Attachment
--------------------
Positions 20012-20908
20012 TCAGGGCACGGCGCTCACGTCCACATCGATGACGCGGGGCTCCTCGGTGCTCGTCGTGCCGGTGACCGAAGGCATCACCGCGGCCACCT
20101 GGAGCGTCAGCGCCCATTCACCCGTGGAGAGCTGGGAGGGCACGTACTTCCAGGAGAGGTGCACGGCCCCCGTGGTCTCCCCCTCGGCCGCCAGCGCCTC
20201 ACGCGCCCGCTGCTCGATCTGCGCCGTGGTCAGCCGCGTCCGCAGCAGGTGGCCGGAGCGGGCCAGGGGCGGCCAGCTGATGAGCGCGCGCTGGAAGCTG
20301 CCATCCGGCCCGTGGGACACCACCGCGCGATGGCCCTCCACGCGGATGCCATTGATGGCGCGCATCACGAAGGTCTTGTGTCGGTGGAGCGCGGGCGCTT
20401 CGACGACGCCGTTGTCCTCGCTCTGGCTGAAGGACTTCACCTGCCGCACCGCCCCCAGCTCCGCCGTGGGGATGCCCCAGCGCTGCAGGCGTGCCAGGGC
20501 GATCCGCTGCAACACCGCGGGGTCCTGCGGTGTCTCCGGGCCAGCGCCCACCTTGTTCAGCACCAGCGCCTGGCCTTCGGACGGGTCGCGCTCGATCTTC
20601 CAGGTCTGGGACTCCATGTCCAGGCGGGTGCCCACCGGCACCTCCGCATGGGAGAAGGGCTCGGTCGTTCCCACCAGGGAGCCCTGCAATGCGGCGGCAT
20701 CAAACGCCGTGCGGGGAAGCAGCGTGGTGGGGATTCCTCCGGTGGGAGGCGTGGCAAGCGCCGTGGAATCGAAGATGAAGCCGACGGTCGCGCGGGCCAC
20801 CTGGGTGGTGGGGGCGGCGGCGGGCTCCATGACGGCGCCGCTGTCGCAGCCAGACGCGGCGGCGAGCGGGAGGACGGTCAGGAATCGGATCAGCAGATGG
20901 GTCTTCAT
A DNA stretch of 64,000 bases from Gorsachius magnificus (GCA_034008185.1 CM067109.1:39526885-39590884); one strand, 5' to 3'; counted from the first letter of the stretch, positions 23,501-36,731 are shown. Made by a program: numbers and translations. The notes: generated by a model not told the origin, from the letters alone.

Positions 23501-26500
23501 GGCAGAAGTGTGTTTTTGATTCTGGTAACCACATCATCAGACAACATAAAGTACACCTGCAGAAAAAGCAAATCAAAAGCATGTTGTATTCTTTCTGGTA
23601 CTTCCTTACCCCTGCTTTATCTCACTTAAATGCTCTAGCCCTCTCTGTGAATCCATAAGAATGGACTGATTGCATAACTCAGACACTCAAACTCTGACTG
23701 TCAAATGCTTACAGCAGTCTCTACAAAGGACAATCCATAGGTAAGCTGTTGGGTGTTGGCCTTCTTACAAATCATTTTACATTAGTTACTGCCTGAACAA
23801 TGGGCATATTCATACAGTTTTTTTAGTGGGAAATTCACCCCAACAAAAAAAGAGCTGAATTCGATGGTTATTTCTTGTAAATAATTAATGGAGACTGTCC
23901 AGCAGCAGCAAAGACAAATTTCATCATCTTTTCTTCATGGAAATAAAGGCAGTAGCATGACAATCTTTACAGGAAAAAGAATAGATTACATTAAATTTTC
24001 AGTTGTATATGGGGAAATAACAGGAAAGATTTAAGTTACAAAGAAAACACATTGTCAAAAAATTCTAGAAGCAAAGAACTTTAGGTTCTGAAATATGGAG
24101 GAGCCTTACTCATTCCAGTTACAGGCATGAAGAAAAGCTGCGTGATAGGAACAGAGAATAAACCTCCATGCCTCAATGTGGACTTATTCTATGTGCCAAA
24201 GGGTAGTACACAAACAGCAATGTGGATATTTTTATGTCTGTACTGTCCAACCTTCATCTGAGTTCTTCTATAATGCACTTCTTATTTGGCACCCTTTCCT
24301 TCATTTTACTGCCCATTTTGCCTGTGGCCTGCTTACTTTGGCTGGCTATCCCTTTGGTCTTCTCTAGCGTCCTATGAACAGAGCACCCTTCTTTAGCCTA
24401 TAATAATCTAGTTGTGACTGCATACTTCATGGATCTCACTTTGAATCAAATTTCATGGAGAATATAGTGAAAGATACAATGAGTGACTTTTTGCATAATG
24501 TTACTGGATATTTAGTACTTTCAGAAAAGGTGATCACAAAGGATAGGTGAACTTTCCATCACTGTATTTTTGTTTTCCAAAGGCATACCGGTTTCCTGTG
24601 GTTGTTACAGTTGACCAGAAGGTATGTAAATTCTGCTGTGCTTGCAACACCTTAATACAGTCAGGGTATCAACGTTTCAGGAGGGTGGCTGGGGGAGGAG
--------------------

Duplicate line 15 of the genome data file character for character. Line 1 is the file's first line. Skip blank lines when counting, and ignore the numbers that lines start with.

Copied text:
23601 CTTCCTTACCCCTGCTTTATCTCACTTAAATGCTCTAGCCCTCTCTGTGAATCCATAAGAATGGACTGATTGCATAACTCAGACACTCAAACTCTGACTG